To get sciency stuff published you have to endure the dread process of ‘peer review’. Your paper is sent to experts who apply their giant brains, formidable grasp of the subject and sadistic natures to a completely impartial assessment of whether it is of sufficient merit to appear in whichever journal you have favoured with your attentions. Or, put another way, it gets put through a mincer that takes fiendish delight in dissecting every syllable, making ‘suggestions’ that amount to a total re-write and demanding a further series of experiments (to ‘solidify’ the data) that would see you past retirement, if not into the beckoning abyss beyond. If, by combining grovelling submission, bartering, and deviousness you finally get the thing into print, what happens next? Nothing. Not a squeak. The vast majority of papers disappear as surely as if dropped into the Mariana Trench in a lead-lined box. Just occasionally, if a few of the co-authors have Nobel Prizes, you might find your opus clambering up one or another citation index, meaning that some other bunch of numpties have mentioned it in their own feeble scribblings – doesn’t mean they actually read it, of course. And that’s it.

Pop in public

But out in the real world ‘pop’ stuff comes out – and then gets reviewed – so it’s like writing chick-lit (I’ve no idea what that is but I quite fancy having a go). And the critics turn up from all over the place. Their views get emailed to you by well-intentioned friends, someone in the coffee queue regales you (“just seen ….”) or you stumble over one when your surfing fingers inadvertently hit ‘sci reviews’ instead of ‘sex reviews.’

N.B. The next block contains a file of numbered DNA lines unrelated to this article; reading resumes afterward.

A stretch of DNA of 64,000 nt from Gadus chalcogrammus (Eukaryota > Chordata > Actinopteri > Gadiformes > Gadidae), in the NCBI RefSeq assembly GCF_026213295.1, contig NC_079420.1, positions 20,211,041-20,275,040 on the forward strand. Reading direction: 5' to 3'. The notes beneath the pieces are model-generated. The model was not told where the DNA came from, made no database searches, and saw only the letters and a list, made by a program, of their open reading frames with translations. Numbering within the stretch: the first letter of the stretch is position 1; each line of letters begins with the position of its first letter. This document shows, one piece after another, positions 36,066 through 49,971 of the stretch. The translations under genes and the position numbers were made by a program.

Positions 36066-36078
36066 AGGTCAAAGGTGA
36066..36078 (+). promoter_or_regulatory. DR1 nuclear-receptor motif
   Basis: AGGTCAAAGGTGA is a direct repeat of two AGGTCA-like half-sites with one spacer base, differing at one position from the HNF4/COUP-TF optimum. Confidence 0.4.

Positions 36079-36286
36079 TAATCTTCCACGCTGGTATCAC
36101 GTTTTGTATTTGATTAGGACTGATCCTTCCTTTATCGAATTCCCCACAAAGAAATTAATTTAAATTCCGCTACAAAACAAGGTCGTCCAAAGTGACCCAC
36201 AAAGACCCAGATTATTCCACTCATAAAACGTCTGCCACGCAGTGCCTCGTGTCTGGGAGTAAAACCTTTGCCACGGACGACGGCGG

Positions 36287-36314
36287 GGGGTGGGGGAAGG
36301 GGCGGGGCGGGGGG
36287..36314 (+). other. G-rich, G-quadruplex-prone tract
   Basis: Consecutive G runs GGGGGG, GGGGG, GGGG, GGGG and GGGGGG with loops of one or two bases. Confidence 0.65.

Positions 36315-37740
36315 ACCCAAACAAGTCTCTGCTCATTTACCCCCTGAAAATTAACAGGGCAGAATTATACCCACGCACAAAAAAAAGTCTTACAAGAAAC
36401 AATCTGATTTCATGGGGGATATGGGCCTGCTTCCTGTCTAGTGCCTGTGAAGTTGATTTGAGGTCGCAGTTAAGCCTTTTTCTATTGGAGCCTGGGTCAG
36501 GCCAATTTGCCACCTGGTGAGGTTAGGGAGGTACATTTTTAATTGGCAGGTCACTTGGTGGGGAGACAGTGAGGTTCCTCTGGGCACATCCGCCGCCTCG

So Monty Python was wrong – you do expect The Spanish Inquisition – that any minute you’ll be dragged naked through the streets of Cambridge – well, emotionally at least. So, after all that, a lady friend has told me to be a man (very naughty to have peeked) and to bravely blog reviews received.

You have been warned!

Reviews of BETRAYED BY NATURE The War on Cancer by Robin Hesketh Palgrave Macmillan 272 pp. £16.99 (2012)

1.  William Hanson, MD, author of The Edge of Medicine: Dr. Hesketh brings an expert’s easy familiarity and depth to this comprehensive, at times almost affectionate, look at a deadly adversary. He tells us what cancer is, what causes it, what we can do to prevent it and how we are systematically battling the disease on many fronts.